Universities need to rein in tuition

December 8, 2008
Brain drain receives a lot of attention in Indiana, and for good reason. It's unfortunate when bright graduates from Indiana colleges flee the state for greener pastures. As a result, we spend a lot of time and money on initiatives and programs to persuade those graduates to stay.

A bigger problem, however, could be getting students into Indiana colleges in the first place. Unfortunately, there's a major stumbling block to education beyond high school — too many people in the state simply can't afford it.

A new study by a national higher education advocacy group has given Indiana a flunking grade for college affordability. The state ranks 31st nationally in percentage of family income it takes to pay for a four-year college education.

The report, "Measuring Up 2008: The National Report Card on Higher Education," by the nonpartisan National Center for Public Policy and Higher Education, found that the average Indiana family must spend 30 percent of its income to afford education at a public four-year university. That's 2 percent more than the national average and double the percentage families in the five top-performing states spend.

The study concluded: "Indiana's investment in need-based financial aid is very high when compared with top-performing states. Nevertheless, the share of family income needed to pay for college is very large when compared with other states, and the state does not offer low-priced college opportunities."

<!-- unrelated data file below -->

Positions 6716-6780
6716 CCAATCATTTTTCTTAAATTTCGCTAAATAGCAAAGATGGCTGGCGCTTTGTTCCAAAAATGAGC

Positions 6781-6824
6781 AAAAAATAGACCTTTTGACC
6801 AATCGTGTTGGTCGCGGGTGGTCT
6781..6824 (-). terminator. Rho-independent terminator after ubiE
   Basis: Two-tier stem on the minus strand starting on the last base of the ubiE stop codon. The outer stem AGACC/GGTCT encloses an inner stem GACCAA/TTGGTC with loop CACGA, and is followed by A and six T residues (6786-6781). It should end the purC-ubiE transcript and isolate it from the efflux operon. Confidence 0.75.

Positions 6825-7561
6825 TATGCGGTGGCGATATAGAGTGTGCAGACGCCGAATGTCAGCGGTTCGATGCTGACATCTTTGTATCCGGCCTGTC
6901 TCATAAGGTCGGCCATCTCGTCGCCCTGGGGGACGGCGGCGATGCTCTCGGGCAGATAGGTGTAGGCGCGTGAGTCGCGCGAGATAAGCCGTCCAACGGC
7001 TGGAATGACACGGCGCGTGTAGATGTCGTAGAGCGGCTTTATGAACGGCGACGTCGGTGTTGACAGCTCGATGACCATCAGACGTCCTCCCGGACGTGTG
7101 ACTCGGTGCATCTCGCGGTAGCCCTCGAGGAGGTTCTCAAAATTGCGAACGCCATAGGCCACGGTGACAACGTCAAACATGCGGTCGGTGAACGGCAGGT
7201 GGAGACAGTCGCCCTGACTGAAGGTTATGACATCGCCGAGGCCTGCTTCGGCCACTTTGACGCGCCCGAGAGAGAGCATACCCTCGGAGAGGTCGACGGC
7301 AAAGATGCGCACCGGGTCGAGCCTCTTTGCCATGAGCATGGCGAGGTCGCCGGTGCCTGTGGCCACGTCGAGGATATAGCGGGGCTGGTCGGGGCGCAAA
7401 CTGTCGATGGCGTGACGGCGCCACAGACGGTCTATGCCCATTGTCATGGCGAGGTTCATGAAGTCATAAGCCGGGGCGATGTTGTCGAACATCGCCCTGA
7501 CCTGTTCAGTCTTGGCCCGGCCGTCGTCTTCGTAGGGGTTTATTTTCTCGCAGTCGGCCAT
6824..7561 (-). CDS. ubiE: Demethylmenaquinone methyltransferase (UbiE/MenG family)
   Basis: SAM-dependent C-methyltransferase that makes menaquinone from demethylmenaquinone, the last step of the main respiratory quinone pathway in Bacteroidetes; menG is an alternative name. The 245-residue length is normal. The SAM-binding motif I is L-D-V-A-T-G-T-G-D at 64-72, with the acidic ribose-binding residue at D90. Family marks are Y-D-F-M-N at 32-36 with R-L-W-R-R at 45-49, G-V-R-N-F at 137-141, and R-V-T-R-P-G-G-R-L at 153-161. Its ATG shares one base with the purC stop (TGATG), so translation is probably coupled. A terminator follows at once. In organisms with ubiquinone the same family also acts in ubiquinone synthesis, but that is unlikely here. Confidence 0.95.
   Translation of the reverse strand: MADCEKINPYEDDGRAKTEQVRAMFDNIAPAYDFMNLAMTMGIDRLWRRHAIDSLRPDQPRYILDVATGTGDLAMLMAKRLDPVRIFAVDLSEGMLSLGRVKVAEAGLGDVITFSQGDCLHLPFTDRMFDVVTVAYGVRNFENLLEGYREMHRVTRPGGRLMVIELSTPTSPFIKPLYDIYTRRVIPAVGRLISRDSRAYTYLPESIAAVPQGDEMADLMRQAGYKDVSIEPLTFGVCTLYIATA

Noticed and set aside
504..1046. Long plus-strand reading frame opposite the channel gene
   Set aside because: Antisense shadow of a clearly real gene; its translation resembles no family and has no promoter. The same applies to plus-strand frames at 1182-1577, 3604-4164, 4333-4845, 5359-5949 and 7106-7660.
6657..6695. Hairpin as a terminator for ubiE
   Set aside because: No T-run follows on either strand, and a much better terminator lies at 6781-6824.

There is no easy answer to this problem, but anyone involved in work-force development in Indiana should be concerned.

State programs that increase college affordability are helpful and should be applauded when they make economic sense. For instance, the governor's proposed Hoosier College Promise plan, which could help 24,000 new students each year pursue higher education, deserves a fair shake from lawmakers when it comes up in the General Assembly. The governor seems intent on financing the plan with minimal impact on taxpayers.

Government programs, however, won't be a cure-all for this issue. It is unlikely that any meaningful progress will take place until public universities get serious about keeping tuition hikes in check. Nationally, the report notes, college tuition costs have risen 439 percent since 1982 while median family income has risen only 147 percent.

In Indiana, according to the Commission for Higher Education, average tuition at public four-year universities rose 105 percent from 1997 to 2007 while personal income grew only 44.2 percent

It's no wonder the average annual student-loan amount in Indiana in 2007 was $4,625, up 62 percent from the start of the decade.

Scholarship programs aren't enough. The state's universities and the Legislature must work harder to keep tuition affordable. If they don't, a barrier will continue to exist between young Hoosiers and the education they need to meaningfully contribute to the state's economy.


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